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Opioids and Domestic Violence Do NOT Mix

by Carolyn Woodruff, North Carolina Family Law Specialist

Opioids are the growing problem in family law. Opioids and domestic violence do not mix and yet yield dreadful consequences. From Greensboro, North Carolina, a 28-year-old woman named Marie Aman will spend many years in prison for the death of a man, who may or may not have been her boyfriend.

The problem? She ran over him, and her opioid addiction played into it.

More tragically, she already has two children. What prospects do these two children have? Life in foster care? Being adopted? Hopefully, in prison she will beat her opioid addiction which is very hard to do, but where will her children be while she is in prison? I don’t know anything about her extended family, and perhaps there are fabulous grandparents out there.

For the life of Dona Auzins, her son is dead. Aman ran over the Auzins’ son after what appears to be a domestic dispute. The story of what happened is unclear, but whatever happened, Auzins is dead. He was found on the street having been hit by the automobile driven by Aman. Her story: She put her boyfriend out of her car to walk home. She planned to drive to her own home, and she says she suddenly say Auzins in front of her. He allegedly shouted: “What are you going to do? Run me over?”

The case came on for trial yesterday in Greensboro, North Carolina. Aman took an Alford plea to second-degree murder, which has a minimum sentence of approximately eight years. The Alford plea means she does not admit guilt. She is the only one alive who was there. What she says happened is that she and Auzins argued. Domestic violence. She saw Auzins later in the road in front of her, and she ran over him crushing the right side of his brain. He was delivered to Moses Cone and was brain dead. That’s when his mother found out.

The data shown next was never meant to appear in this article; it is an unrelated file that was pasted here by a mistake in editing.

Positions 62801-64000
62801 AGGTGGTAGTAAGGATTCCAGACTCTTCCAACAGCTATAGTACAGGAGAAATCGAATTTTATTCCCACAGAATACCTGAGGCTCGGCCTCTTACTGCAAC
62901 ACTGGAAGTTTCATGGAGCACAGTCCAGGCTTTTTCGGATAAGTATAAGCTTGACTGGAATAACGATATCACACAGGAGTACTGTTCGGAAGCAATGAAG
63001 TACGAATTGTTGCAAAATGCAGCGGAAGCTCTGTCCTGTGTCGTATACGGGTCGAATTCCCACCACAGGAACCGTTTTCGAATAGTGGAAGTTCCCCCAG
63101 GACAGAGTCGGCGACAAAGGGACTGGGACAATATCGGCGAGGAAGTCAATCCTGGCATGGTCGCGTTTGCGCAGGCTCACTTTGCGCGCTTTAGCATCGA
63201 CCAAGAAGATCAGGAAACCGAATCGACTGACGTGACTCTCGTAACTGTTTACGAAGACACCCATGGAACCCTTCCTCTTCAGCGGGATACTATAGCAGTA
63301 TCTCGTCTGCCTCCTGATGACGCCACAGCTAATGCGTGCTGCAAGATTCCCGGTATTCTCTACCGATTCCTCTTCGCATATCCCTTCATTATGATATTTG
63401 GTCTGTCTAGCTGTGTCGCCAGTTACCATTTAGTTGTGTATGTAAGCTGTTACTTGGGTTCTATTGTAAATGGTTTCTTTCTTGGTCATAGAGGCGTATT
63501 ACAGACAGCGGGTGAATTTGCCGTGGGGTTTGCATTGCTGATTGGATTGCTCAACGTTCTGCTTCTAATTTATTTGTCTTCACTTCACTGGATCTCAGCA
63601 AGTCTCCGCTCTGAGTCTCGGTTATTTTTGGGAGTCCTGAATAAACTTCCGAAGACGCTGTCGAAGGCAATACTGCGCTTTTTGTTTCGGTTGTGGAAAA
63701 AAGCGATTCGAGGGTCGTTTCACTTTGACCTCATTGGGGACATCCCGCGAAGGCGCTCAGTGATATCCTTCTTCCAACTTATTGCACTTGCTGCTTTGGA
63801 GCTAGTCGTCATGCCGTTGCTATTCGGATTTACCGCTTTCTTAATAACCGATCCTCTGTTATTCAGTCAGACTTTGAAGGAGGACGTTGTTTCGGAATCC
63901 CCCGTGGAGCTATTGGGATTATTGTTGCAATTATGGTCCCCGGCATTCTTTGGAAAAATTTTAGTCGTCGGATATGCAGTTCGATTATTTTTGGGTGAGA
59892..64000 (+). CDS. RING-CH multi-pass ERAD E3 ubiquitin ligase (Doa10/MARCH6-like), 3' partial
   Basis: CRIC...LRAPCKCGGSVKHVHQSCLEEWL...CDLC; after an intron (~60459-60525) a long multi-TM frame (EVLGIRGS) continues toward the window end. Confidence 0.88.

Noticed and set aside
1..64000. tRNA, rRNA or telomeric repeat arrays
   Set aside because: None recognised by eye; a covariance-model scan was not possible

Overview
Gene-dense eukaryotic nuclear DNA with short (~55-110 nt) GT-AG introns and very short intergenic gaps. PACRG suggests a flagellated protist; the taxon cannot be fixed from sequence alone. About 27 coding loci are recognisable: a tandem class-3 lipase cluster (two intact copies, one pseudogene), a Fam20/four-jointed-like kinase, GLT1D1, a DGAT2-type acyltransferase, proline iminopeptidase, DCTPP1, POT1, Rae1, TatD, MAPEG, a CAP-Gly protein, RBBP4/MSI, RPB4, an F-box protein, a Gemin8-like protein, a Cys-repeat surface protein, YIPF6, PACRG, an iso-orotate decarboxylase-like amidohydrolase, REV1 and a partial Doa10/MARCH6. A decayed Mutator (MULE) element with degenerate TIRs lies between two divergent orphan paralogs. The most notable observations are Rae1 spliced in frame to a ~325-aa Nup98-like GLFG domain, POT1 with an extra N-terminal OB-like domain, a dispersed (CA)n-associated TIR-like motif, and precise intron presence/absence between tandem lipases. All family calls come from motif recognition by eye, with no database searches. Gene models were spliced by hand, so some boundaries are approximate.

His mother’s name is Dona Auzins. She is grieving. Her son is gone. Dona is a victim of Aman’s opioid addiction and the resultant domestic violence.

Aman has a five-year-old child—another victim.

Aman has a two-month-old child—another victim, and yet probably a victim in yet another way. The child she carried was exposed to the opioids in Aman’s womb.

The victim count here is at least four people: Auzins who is dead; Dona Auzins who has no longer a son. Then there are two little ones with a mom who will be in prison. The oldest child, now five, will be a teen before Mom is released from prison.

Hopefully, while in prison Aman will get the opioid addiction help she needs. Her defense attorney Ames Chamberlin asked for a treatment program for her while in prison.

Say no to opioids! Nothing good comes of an opiate, not even a prescription one.

Perhaps Aman will beat the addiction! But, her victims will never be the same.